Congenital cytomegalovirus

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[edit] Discussion

-Cytomegalovirus (CMV) is a DNA virus in the herpesvirus family.

-It is the most common cause of intrauterine infection and brain damage, occuring in 0.2-2.2% of live births.

-30%-60% of pregnant women have CMV antibodies, but only 2.5% have primary infection during pregnancy.

-The virus is transmitted from the mother to the fetus in utero via the placenta.

-90% of infected babies are asymptomatic at birth, but some may go on to develop symptoms after 6-9 months. Some countries now keep spots of neonatal blood on special filter paper (Guthrie cards) for CMV DNA testing at a later date if needed.

[edit] Possible signs and symptoms

The degree of neurological impairment is variable, from mild learning and behavioral problems to mental retardation and physical handicaps

[edit] Imaging Findings

[edit] Head CT

  • Intracranial calcifications
  • White matter lucencies
  • Ventriculomegaly
  • Destructive encephalopathy
  • Atrophy
  • Neuronal migration disorders

[edit] MR

  • Dilated ventricles
  • Subarachnoid space enlargement and gyral abnormalities
  • Delayed myelination
  • White matter lesions

[edit] US

Fetal CMV is usually undetected by routine transabdominal ultrasound, but prenatal transvaginal screening ultrasound in infected mothers may show:

  • Periventricualr calcifications (hyperechogenic foci)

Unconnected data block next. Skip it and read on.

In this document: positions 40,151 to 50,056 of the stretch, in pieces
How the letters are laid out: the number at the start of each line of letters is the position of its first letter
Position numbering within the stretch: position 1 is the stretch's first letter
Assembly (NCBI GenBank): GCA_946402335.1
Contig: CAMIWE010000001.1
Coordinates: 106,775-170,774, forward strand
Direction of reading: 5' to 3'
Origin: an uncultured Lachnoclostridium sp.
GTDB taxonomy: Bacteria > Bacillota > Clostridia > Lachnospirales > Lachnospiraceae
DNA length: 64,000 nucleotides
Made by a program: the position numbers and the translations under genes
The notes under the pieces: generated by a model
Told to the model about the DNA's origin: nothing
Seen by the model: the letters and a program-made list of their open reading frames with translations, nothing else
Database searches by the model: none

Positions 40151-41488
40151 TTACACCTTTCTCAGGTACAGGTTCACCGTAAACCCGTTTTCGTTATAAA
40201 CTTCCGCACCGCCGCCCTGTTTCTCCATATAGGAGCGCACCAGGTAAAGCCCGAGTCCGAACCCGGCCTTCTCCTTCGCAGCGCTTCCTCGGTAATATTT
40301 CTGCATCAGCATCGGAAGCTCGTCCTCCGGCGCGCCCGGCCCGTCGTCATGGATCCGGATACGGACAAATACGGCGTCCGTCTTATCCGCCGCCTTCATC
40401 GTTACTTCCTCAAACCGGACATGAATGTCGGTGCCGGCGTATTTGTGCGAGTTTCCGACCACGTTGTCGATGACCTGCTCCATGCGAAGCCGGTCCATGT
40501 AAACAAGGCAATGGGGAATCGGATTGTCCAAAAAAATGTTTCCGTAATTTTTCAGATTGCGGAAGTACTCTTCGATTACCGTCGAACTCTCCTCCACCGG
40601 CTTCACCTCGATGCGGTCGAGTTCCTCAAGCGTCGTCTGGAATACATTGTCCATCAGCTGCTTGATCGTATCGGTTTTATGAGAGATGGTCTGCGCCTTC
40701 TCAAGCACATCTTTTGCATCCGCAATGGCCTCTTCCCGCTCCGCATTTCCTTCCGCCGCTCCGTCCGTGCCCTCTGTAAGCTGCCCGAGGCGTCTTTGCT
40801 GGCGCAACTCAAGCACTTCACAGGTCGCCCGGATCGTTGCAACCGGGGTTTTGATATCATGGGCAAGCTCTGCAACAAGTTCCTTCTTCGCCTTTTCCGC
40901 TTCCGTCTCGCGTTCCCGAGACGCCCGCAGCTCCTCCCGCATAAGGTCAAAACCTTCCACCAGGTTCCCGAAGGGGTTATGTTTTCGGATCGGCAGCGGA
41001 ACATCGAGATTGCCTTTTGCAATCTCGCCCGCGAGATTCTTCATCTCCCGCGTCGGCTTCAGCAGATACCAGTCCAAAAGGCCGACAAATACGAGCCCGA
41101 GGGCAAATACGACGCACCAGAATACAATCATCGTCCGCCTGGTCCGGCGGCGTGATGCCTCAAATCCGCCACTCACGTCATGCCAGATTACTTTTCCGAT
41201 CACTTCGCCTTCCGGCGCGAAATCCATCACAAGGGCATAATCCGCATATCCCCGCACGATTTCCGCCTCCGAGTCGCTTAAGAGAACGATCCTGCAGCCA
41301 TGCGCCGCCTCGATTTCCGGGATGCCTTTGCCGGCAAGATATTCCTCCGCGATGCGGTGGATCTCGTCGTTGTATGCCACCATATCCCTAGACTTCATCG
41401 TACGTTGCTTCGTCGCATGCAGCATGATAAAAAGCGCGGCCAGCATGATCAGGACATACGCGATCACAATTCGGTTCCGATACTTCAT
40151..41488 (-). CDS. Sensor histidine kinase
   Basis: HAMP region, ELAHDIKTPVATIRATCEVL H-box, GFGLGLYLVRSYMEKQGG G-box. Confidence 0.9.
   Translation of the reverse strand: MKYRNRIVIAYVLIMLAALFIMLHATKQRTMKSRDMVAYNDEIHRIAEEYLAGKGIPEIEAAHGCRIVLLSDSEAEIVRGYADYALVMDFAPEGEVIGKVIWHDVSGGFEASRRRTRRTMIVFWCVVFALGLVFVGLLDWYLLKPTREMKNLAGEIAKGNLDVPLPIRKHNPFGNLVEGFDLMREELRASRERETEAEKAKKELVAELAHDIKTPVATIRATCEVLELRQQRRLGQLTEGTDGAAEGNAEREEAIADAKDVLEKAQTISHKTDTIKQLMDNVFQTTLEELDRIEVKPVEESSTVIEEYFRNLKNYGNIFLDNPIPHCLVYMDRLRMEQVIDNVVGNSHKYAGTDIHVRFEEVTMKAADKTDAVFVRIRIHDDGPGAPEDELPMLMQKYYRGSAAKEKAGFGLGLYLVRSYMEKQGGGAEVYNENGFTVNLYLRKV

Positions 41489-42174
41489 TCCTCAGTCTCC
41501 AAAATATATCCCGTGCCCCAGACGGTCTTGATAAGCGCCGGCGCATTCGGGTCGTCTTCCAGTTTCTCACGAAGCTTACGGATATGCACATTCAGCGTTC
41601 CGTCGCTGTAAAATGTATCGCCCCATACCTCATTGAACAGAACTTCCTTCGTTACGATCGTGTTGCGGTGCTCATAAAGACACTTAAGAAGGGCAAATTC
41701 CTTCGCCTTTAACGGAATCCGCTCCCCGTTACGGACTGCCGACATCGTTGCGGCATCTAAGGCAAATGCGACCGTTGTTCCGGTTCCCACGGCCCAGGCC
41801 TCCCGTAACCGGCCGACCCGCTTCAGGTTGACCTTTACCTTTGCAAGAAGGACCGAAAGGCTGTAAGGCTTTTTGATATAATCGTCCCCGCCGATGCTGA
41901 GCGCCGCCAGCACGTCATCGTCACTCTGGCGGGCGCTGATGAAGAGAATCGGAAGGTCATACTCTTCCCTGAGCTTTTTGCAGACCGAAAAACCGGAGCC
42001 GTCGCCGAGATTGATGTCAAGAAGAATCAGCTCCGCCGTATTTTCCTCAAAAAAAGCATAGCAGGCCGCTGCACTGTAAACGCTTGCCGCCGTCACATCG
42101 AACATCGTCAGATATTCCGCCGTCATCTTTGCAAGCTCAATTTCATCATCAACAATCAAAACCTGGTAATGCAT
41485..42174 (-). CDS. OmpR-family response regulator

• Hydrocephalus
  • Heterogeneous appearing parenchyma
  • Microcephaly
  • Intraventricular adhesions

These findings are associated with poor outcome, allowing mothers to consider termination of the pregnancy.

[edit] Images

Patient #1

[edit] See Also

[edit] External Links

[edit] References

  • Van der Knaap M, et al. Pattern of white matter abnormalities at MR imaging: use of polymerase chain reaction testing of Guthrie cards to link pattern with congenital cytomegalovirus infection. Radiology. 2004 Feb;230(2):529-36.
  • Kapilivsky A, et al. US case of the day. Congenital cytomegalovirus (CMV) brain infection. Radiographics. 1995 Jan;15(1):239-42.
  • Malinger G, et al. Fetal cytomegalovirus infection of the brain: the spectrum of sonographic findings. AJNR Am J Neuroradiol. 2003 Jan;24(1):28-32.

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